With a population of around 97,000, Jersey has 32,000 registered companies and 46 banks - at any given time, it's estimated that there are £189 billion pounds deposited in the island's banks (around £2 million for each of Jersey's inhabitants) - even with the estimated 250 millionaires who live in Jersey, something just doesn't quite add up!  


It's clear that, with the independence of tax systems in places like Jersey and the relative ease of moving people, goods and services internationally in the 21st century, countries with higher taxes are going to lose out on vital revenue that equips the society where these goods and services might be making a profit for the individual or company who is moving their financial assets elsewhere.  In the case of Starbucks - it's easy to compare the number of coffee sales to the amount of the company's taxation - but what about less tangible products, such as the branding, advertisement or even the raw materials used to produce their goods?

International tax Watchdogs

Sailing at Mont Orgeuil by Alex Fearn
The main international watchdogs on taxation are: UNESCO, the EU, individual governments and civil society organisations.  One of these civil society organisations, the Tax Justice network has published an interesting paper called Tax us if you can which is well worth a read, in terms of the background of international tax avoidance and how this has a wider impact on the Developing World. 

UNESCO has pushed for the signing of bilateral Tax Information Exchange Agreements (TIEAs) between countries in the Developed world and those countries most often considered to be tax havens.  These agreements provide a framework for collaboration so countries can find out whether or not their citizens are avoiding paying tax by putting their money in offshore accounts.  I read an interesting article about a recent case between Norway and Jersey, where the Royal Court of Jersey has rejected an appeal on behalf of Berge Gerdt Larse, a Norwegian businessman, regarding an information request the Norwegian government has made under the TIEA signed with Jersey in 2008.  It's thought that this case could set an important precedent for the implementation of other TIEAs around the world.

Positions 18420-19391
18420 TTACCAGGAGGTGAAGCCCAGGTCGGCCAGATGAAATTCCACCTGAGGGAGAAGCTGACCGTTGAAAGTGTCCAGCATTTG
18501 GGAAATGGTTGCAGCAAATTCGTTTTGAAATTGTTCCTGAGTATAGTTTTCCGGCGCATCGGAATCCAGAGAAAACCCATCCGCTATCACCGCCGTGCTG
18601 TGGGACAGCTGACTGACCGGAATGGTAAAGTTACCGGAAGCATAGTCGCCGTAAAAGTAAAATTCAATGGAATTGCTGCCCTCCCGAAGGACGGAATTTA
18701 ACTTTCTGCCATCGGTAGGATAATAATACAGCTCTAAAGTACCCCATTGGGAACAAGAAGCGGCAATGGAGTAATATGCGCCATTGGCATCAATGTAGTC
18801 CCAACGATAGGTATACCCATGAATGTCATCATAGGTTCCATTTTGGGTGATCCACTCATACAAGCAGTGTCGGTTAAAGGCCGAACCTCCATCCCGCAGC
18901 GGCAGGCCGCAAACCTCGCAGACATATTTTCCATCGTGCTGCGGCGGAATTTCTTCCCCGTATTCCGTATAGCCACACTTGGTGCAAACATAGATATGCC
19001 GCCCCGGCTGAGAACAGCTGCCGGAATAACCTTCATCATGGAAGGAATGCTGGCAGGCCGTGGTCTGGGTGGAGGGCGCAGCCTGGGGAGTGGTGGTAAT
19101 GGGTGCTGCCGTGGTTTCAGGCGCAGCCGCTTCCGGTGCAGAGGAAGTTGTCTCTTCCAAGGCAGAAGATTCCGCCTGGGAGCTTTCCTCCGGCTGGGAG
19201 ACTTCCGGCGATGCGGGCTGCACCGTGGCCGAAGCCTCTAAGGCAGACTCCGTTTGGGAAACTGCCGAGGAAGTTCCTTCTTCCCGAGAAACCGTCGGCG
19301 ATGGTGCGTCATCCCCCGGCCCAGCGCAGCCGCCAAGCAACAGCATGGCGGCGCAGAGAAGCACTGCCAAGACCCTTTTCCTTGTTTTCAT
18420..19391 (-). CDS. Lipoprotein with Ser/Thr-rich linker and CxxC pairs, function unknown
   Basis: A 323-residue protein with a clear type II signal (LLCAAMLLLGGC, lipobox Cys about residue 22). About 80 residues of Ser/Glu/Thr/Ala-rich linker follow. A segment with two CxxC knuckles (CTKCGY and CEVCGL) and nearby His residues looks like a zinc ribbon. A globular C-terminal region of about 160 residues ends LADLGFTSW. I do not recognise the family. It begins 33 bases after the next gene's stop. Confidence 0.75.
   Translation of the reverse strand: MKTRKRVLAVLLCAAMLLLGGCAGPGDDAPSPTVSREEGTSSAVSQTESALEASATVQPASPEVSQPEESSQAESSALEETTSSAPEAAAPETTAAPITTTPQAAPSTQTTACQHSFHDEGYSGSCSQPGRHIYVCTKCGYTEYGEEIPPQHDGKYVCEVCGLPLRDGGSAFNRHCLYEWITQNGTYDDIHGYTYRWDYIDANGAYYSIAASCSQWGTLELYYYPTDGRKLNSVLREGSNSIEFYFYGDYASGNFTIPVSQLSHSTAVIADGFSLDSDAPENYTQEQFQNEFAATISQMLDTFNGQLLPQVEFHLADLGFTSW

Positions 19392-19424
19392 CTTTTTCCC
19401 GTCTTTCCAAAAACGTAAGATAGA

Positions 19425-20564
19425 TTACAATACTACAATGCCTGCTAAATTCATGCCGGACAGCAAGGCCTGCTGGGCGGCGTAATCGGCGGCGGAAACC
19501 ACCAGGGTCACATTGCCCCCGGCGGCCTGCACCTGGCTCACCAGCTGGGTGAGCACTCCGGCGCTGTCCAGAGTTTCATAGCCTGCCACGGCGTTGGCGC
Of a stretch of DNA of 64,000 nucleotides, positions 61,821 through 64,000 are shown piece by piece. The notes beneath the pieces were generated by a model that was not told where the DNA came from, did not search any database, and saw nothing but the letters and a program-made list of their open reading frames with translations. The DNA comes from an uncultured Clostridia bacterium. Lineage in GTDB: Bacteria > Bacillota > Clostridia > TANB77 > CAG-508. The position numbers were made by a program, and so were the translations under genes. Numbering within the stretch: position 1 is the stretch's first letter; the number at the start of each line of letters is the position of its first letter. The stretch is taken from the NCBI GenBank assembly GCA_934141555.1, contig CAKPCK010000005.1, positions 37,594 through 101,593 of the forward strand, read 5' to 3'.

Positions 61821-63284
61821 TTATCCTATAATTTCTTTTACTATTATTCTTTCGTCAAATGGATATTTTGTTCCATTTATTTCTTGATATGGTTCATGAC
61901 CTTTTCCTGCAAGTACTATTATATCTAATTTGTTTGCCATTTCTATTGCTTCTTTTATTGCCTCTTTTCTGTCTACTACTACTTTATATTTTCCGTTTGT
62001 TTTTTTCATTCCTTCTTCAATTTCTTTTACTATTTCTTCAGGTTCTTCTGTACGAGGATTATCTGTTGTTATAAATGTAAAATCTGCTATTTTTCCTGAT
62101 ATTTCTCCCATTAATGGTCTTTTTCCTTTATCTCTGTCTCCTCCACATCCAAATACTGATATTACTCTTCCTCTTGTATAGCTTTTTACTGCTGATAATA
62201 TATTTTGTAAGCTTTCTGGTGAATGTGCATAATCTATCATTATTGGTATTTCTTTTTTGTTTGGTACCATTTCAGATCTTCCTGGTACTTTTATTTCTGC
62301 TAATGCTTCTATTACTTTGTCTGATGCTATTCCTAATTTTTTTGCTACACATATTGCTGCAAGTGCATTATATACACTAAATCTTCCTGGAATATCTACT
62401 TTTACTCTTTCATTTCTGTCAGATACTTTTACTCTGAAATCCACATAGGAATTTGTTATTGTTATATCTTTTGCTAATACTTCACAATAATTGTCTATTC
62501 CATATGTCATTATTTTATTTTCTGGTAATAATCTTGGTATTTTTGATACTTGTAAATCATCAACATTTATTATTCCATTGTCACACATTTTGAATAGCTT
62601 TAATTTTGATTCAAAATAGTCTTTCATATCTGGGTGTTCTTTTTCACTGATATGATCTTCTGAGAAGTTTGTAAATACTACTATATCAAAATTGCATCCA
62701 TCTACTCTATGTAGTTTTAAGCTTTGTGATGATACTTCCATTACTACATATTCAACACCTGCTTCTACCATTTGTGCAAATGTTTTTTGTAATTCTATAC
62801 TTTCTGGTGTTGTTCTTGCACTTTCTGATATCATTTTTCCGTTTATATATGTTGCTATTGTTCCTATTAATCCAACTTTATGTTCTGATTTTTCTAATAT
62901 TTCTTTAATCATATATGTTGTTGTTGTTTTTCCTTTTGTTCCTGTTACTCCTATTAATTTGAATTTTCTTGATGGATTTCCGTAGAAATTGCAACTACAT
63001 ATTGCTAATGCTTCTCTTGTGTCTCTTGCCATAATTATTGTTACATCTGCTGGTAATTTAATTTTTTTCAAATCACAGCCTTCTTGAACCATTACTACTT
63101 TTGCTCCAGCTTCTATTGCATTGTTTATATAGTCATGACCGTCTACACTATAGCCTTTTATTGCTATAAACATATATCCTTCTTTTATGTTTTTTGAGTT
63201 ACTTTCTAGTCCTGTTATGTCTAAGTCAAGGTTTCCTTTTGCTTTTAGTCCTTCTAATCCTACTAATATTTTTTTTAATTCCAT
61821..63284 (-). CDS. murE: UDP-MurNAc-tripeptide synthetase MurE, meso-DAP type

International co-operation on taxation

Being branded as a tax haven could, ultimately, be bad for business and places like Jersey have been co-operating with the international community, vis-a-vis regularising the situation of international investments in the island.  The case of Starbucks in the UK shows that there is increasing pressure for companies to be 'ethical' when it comes to paying their taxes - ultimately they could lose a lot of business, if customers perceive an unacceptable level of tax injustice.  The Larse/Norwegian case shows increased transparency for wealthy individuals also and, perhaps, signals the beginning of the end of 'banking secrecy' that epitomises many of the world's banking havens.

By contrast, Switzerland, which prides itself on 'discretion' has yet to sign any TIEAs and the Swiss parliament's lower house has recently rejected proposed amendments to the country's secrecy laws, which could see Swiss banks being prosecuted by the US for aiding tax evasion.  The US is one of only two countries in the world (the other is Eritrea) which obliges its citizens to pay taxes, regardless of where they actually live. 

Image credits:

All images have been shared by flickr members, David Holt London, tigerweet and Alex Fearn - thanks to David, Sarah and Alex for sharing these images with us using the Creative Commons license.